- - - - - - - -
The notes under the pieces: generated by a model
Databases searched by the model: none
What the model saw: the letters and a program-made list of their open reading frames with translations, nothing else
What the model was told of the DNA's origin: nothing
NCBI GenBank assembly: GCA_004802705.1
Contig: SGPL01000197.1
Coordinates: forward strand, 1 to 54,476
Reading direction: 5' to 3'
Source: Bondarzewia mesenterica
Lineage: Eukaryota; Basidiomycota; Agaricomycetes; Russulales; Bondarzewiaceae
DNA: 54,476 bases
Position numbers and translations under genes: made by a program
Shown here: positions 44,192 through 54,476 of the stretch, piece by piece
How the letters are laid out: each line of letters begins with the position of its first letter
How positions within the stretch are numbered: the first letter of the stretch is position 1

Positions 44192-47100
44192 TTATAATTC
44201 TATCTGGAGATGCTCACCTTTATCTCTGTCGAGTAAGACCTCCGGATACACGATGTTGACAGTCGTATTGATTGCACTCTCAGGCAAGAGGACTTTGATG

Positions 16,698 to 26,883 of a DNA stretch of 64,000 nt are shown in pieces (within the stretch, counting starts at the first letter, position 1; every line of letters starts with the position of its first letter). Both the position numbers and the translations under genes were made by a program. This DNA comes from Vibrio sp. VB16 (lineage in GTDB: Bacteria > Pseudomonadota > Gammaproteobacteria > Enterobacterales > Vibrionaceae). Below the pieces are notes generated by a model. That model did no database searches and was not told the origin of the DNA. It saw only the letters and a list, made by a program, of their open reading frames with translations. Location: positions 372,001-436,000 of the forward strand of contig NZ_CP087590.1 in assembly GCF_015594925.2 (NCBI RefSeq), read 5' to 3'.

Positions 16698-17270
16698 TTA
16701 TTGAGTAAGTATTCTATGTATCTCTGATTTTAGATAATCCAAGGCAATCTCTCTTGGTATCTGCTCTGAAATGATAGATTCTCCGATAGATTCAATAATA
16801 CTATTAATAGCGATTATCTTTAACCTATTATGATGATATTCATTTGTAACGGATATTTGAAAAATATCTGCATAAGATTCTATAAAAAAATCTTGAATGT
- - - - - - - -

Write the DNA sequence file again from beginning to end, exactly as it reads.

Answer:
The notes under the pieces: generated by a model
Databases searched by the model: none
What the model saw: the letters and a program-made list of their open reading frames with translations, nothing else
What the model was told of the DNA's origin: nothing
NCBI GenBank assembly: GCA_004802705.1
Contig: SGPL01000197.1
Coordinates: forward strand, 1 to 54,476
Reading direction: 5' to 3'
Source: Bondarzewia mesenterica
Lineage: Eukaryota; Basidiomycota; Agaricomycetes; Russulales; Bondarzewiaceae
DNA: 54,476 bases
Position numbers and translations under genes: made by a program
Shown here: positions 44,192 through 54,476 of the stretch, piece by piece
How the letters are laid out: each line of letters begins with the position of its first letter
How positions within the stretch are numbered: the first letter of the stretch is position 1

Positions 44192-47100
44192 TTATAATTC
44201 TATCTGGAGATGCTCACCTTTATCTCTGTCGAGTAAGACCTCCGGATACACGATGTTGACAGTCGTATTGATTGCACTCTCAGGCAAGAGGACTTTGATG

Positions 16,698 to 26,883 of a DNA stretch of 64,000 nt are shown in pieces (within the stretch, counting starts at the first letter, position 1; every line of letters starts with the position of its first letter). Both the position numbers and the translations under genes were made by a program. This DNA comes from Vibrio sp. VB16 (lineage in GTDB: Bacteria > Pseudomonadota > Gammaproteobacteria > Enterobacterales > Vibrionaceae). Below the pieces are notes generated by a model. That model did no database searches and was not told the origin of the DNA. It saw only the letters and a list, made by a program, of their open reading frames with translations. Location: positions 372,001-436,000 of the forward strand of contig NZ_CP087590.1 in assembly GCF_015594925.2 (NCBI RefSeq), read 5' to 3'.

Positions 16698-17270
16698 TTA
16701 TTGAGTAAGTATTCTATGTATCTCTGATTTTAGATAATCCAAGGCAATCTCTCTTGGTATCTGCTCTGAAATGATAGATTCTCCGATAGATTCAATAATA
16801 CTATTAATAGCGATTATCTTTAACCTATTATGATGATATTCATTTGTAACGGATATTTGAAAAATATCTGCATAAGATTCTATAAAAAAATCTTGAATGT